He also believes Edmund, so he leaves his home and ends up hiding in a cave. Gloucester again takes Edmund completely into his confidence when he informs him that he was going to try and help Lear when he was out in a storm, even though he was given strict orders by Regan and the Duke of Cornwall. Edgar immediately tells Cornwall of the information he has just learned. He says to himself, “This courtesy forbid thee shall the Duke instantly know, and of that letter too. This seems a fair deserving, and must draw me that which my father loses-no less than all.
The younger rises when the old doth fall.”(III,iii, ln 19-23). This treachery by Edmund ultimately leads to Gloucester having his eyes gauged out. Despite the efforts of Edgar to take care of him and restore his desire to live, Gloucester dies of a broken heart. Edgar explains, “His flawed heart – Alack, too weak the conflict to support – twixt two extremes of passion, joy and grief, burst smilingly.(V,iii, ln 197-200). Edgar ends up killing Edmund, which means that Gloucester’s folly resulted in the deaths of both he and Edmund.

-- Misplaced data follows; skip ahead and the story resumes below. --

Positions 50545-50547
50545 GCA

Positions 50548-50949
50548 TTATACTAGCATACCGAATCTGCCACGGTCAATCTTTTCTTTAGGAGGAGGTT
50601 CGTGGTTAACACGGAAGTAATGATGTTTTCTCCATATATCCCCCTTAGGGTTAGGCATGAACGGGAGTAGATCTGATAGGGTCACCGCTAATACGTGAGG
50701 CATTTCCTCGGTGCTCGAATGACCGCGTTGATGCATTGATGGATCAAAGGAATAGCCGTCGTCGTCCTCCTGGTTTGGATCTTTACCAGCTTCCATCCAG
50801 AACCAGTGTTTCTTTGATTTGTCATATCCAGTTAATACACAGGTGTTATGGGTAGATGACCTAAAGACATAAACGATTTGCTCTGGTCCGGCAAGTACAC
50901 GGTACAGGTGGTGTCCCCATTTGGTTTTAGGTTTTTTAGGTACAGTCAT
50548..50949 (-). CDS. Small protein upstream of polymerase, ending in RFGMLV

It is very clear that the Earl of Gloucester can be considered a fool for taking Edmund into his confidence. Overall, this play was full of evil and treachery. However, justice seemed to be served somewhat at the end. I do believe that Cordelia was very good-natured and was the only “true” daughter of King Lear. In a play full of evil people, she was one of the only honest and loving. It is amazing that only through great hardships, such as Gloucester having his eyes plucked out, could he and Lear receive true insight.